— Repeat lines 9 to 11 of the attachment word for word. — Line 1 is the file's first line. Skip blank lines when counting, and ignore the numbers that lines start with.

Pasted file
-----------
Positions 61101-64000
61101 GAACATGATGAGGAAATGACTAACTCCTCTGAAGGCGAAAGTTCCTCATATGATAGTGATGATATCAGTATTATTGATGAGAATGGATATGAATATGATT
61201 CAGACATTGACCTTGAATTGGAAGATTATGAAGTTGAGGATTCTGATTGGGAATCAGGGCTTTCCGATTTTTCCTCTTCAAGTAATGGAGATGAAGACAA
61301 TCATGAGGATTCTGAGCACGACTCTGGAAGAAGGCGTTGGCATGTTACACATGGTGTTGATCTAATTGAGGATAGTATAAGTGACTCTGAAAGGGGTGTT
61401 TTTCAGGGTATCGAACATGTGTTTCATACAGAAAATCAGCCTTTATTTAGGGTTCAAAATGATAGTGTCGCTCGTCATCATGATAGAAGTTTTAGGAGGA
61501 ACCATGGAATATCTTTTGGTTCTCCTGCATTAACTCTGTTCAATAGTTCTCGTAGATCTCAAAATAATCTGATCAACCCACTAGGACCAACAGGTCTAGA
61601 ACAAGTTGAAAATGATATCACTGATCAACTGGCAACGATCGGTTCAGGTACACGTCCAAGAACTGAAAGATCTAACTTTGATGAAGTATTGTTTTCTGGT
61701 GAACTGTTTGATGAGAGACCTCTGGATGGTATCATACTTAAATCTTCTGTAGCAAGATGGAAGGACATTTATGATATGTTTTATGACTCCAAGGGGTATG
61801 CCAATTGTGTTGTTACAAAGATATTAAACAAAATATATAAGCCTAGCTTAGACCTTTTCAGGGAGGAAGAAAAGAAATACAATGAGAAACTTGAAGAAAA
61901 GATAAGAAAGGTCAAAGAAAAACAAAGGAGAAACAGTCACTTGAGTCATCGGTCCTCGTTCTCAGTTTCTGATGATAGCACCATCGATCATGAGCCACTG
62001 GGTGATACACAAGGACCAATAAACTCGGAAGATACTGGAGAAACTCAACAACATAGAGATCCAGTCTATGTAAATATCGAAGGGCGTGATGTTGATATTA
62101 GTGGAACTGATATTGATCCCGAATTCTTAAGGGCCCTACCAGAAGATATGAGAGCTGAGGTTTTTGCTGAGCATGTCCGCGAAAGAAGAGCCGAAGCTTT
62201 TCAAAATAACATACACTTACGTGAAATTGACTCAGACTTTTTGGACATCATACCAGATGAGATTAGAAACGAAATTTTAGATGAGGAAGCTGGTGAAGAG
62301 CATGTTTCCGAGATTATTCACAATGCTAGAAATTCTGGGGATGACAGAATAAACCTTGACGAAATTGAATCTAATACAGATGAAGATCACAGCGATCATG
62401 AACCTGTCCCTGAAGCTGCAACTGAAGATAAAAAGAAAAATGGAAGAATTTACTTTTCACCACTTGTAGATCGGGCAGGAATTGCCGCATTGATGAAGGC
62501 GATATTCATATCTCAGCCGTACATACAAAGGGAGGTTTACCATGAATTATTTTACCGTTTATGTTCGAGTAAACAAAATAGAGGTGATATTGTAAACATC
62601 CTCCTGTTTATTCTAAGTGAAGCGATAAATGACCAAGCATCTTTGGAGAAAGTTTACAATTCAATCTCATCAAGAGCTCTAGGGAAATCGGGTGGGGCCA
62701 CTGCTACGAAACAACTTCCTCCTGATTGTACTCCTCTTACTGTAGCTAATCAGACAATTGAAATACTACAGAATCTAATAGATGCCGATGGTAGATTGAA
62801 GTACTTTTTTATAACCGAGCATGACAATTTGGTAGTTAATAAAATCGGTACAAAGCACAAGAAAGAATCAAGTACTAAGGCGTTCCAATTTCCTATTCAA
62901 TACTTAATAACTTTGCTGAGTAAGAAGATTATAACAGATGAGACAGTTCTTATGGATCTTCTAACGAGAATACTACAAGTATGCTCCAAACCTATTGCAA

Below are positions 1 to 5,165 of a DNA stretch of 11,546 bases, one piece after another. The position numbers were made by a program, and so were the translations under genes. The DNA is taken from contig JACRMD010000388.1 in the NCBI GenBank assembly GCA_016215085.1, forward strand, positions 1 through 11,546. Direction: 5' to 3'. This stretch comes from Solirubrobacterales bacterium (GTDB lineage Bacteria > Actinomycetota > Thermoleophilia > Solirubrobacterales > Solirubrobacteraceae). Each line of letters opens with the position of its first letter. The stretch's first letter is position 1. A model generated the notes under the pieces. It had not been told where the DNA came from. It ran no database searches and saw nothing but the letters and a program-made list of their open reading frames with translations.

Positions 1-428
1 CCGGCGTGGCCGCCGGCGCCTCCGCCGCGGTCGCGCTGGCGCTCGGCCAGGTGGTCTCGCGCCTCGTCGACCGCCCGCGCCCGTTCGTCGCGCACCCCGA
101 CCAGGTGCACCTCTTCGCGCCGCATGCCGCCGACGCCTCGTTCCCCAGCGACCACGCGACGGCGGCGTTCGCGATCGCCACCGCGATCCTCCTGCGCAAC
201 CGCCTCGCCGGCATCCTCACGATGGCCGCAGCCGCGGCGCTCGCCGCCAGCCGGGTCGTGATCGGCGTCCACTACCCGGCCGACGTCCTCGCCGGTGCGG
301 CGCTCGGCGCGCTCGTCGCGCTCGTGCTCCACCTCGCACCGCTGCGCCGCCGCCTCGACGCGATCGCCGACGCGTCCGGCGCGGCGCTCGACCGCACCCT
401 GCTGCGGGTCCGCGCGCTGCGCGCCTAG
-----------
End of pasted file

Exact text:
61801 CCAATTGTGTTGTTACAAAGATATTAAACAAAATATATAAGCCTAGCTTAGACCTTTTCAGGGAGGAAGAAAAGAAATACAATGAGAAACTTGAAGAAAA
61901 GATAAGAAAGGTCAAAGAAAAACAAAGGAGAAACAGTCACTTGAGTCATCGGTCCTCGTTCTCAGTTTCTGATGATAGCACCATCGATCATGAGCCACTG
62001 GGTGATACACAAGGACCAATAAACTCGGAAGATACTGGAGAAACTCAACAACATAGAGATCCAGTCTATGTAAATATCGAAGGGCGTGATGTTGATATTA